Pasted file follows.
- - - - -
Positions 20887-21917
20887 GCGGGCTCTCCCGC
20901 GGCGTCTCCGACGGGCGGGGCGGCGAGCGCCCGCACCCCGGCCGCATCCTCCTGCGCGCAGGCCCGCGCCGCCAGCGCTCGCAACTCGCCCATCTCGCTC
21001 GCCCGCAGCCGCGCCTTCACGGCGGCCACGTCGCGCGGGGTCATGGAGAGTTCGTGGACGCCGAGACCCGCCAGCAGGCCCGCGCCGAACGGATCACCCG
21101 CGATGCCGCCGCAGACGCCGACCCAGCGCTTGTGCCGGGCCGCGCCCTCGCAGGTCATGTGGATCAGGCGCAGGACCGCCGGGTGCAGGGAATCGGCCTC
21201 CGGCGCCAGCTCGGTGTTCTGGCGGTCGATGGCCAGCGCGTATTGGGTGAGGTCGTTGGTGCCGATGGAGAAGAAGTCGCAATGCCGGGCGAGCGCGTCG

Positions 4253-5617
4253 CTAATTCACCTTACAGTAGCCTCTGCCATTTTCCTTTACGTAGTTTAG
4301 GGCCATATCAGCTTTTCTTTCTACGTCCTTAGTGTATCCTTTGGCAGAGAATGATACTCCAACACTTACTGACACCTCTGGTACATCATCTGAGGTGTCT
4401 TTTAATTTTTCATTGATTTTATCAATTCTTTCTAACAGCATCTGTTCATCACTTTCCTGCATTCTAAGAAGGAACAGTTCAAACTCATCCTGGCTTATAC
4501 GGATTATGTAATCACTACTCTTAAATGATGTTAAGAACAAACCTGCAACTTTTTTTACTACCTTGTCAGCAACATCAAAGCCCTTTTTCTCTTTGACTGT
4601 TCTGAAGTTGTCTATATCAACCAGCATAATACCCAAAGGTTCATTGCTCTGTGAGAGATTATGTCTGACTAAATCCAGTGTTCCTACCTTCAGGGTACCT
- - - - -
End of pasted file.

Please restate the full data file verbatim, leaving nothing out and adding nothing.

Positions 20887-21917
20887 GCGGGCTCTCCCGC
20901 GGCGTCTCCGACGGGCGGGGCGGCGAGCGCCCGCACCCCGGCCGCATCCTCCTGCGCGCAGGCCCGCGCCGCCAGCGCTCGCAACTCGCCCATCTCGCTC
21001 GCCCGCAGCCGCGCCTTCACGGCGGCCACGTCGCGCGGGGTCATGGAGAGTTCGTGGACGCCGAGACCCGCCAGCAGGCCCGCGCCGAACGGATCACCCG
21101 CGATGCCGCCGCAGACGCCGACCCAGCGCTTGTGCCGGGCCGCGCCCTCGCAGGTCATGTGGATCAGGCGCAGGACCGCCGGGTGCAGGGAATCGGCCTC
21201 CGGCGCCAGCTCGGTGTTCTGGCGGTCGATGGCCAGCGCGTATTGGGTGAGGTCGTTGGTGCCGATGGAGAAGAAGTCGCAATGCCGGGCGAGCGCGTCG

Positions 4253-5617
4253 CTAATTCACCTTACAGTAGCCTCTGCCATTTTCCTTTACGTAGTTTAG
4301 GGCCATATCAGCTTTTCTTTCTACGTCCTTAGTGTATCCTTTGGCAGAGAATGATACTCCAACACTTACTGACACCTCTGGTACATCATCTGAGGTGTCT
4401 TTTAATTTTTCATTGATTTTATCAATTCTTTCTAACAGCATCTGTTCATCACTTTCCTGCATTCTAAGAAGGAACAGTTCAAACTCATCCTGGCTTATAC
4501 GGATTATGTAATCACTACTCTTAAATGATGTTAAGAACAAACCTGCAACTTTTTTTACTACCTTGTCAGCAACATCAAAGCCCTTTTTCTCTTTGACTGT
4601 TCTGAAGTTGTCTATATCAACCAGCATAATACCCAAAGGTTCATTGCTCTGTGAGAGATTATGTCTGACTAAATCCAGTGTTCCTACCTTCAGGGTACCT